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Sunday, July 6, 2014

Economic benefits of immigration

Extensive research demonstrates that legal immigration has a substantially beneficial influence on economic performance. For example, increases in productivity following immigration lead to higher average incomes over a 7-10 year period per a study published by the Migration Policy Institute. An additional economic boost of immigration is a demand for housing that helps push up real estate prices per the Center for American Progress. Moreover, the effect of an increase in housing prices is an increase in the net worth of property holders.
Benefits of U.S. immigration
As population rises, demand for housing increases and boosts economic growth


According to the Immigration Policy Center, immigration has benefited the U.S. economy by adding an average of $150 billion per year to gross domestic product or GDP. This is further substantiated by Gordon Hanson, an Economics Professor who has taught at the University of California, San Diego. Moreover, Hanson claims that immigration increases capacity utilization or the amount of production that can occur given a certain amount of human resources. So long as the economy is functional to make use of that capacity, immigrants can therefore increase productivity or GDP.


An important economic benefit of immigration is the entrepreneurial drive that immigrants bring with them. The Council of Economic Advisors quotes Kaufman Foundation Research as stating entrepreneurial activity is 40 percent higher in immigrants than in U.S. born Americans. This means start up businesses and productivity are stronger in immigrant populations than pre-existing population. A similar benefit of immigration is the U.S. Citizenship and Immigration Services EB-5 program which benefits the economy via infusions of immigrant investor capital into commercial enterprise.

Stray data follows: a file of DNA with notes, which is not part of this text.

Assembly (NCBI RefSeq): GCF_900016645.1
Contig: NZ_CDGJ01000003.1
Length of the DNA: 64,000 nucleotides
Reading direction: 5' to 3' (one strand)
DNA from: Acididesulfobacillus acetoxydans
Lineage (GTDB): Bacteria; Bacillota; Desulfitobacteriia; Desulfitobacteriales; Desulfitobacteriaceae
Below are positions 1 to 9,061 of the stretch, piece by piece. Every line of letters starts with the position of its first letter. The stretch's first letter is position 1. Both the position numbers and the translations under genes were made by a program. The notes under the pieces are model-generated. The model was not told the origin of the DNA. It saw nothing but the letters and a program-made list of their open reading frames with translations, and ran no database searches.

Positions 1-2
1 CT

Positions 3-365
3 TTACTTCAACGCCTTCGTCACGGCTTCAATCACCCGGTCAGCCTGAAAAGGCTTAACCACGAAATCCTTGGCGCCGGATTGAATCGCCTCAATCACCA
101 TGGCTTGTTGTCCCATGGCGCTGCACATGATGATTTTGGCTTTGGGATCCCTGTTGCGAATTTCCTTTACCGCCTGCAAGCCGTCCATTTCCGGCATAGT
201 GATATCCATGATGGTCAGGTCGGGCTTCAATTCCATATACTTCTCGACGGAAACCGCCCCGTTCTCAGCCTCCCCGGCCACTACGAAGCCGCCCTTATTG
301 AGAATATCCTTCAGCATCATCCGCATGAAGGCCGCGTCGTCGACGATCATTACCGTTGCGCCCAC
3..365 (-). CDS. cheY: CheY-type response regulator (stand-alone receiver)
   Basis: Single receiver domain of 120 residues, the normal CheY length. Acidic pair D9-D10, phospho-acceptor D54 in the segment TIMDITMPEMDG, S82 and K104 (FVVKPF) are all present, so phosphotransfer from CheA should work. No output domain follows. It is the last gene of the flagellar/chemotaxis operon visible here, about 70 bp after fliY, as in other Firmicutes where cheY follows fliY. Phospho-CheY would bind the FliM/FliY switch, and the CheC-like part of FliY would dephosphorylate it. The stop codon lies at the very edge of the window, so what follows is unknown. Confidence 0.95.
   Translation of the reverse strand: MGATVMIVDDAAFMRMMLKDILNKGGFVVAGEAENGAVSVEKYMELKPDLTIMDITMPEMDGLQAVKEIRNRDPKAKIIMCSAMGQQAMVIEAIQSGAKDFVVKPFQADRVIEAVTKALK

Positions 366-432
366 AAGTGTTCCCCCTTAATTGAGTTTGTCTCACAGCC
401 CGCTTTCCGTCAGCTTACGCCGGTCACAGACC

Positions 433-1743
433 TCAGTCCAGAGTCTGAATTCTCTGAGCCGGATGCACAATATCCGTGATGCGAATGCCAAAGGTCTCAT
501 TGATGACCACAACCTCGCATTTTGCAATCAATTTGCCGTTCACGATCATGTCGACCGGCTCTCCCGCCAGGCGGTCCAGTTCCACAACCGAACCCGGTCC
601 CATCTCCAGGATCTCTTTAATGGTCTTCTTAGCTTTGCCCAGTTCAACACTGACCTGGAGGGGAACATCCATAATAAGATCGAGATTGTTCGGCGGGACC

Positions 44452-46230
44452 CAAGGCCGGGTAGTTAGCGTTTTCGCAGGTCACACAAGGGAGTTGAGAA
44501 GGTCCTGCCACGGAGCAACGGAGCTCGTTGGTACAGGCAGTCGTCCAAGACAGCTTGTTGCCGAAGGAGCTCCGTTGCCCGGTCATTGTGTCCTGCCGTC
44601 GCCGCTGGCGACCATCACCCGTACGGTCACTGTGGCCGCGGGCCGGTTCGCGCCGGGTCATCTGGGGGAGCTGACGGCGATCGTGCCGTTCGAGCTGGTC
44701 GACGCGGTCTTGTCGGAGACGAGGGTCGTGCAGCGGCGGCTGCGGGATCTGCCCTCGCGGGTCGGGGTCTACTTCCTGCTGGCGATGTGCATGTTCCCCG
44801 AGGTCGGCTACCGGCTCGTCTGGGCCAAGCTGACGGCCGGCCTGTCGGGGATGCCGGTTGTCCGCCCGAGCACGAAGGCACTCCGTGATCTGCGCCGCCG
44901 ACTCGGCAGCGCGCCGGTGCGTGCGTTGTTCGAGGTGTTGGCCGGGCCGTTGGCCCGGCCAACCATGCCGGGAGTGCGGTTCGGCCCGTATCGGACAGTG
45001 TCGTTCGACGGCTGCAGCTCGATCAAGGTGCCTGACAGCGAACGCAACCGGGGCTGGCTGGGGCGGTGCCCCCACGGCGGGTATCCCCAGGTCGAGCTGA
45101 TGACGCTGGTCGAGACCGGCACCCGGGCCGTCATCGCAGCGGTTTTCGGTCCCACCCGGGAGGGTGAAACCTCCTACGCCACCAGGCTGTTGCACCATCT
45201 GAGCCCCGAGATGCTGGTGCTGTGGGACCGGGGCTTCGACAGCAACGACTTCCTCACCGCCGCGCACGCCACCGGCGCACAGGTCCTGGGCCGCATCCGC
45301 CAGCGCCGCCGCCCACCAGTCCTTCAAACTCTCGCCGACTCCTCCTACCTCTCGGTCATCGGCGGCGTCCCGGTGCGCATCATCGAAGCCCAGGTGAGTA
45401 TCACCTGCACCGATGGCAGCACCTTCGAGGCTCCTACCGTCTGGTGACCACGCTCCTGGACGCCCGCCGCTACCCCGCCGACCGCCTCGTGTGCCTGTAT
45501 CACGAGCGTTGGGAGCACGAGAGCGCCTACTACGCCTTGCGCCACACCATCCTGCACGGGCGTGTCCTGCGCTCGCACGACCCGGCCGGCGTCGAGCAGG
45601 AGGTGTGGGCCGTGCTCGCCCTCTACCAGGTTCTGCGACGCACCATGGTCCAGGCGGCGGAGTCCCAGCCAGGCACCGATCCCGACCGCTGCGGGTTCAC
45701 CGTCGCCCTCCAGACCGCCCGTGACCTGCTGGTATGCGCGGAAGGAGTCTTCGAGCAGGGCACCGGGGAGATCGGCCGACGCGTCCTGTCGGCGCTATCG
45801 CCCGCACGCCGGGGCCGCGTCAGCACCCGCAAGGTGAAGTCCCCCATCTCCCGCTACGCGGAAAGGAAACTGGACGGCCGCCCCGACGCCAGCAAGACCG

Immigration policy such as the EB-5 program is important because it can influence how effective a population of immigrants will be at improving the economy. U.S.  immigration policy gives preference to individuals who can benefit the economy. For example, according to the Congressional Budget Office or CBO, immigration preference is granted to immediate relatives, family and persons with in demand job skills. Moreover, lower preference is given to refugees, asylum seekers, and diversity initiatives. This immigration structure helps ensure new immigrants provide useful economic benefits or have the assistance of family members when becoming productive Americans. 


The economic benefits of immigration on U.S. born Americans are not always clear.  The Federal Reserve Bank of San Francisco measures economic boosts from immigration by  contrasting the benefits across states with different levels of immigration. This is a simplification however, as other economic variables such natural resources can influence an economy as well. The Council of Economic Advisors says measuring the advantages of immigration can be complex and take decades to assess. Moreover, the Migration Policy Institute states economic benefits are more easily realized during periods of economic expansion making it a less desirable policy during recessionary times.

Opponents of more open immigration policy suggest that it displaces existing workers and takes away jobs from Americans who have already established themselves. This may occur at some level and to some extent, but is also offset by the many benefits that immigration policy allows for. The increased demand for housing, capital inflow from business immigration policy and technical expertise from specialized professional immigration all have value that potentially far exceeds any economic losses that result from legal immigration programs.

Image: Raquel Baranow;  CC BY 2.0
"World & US Population (1790 - 2100)"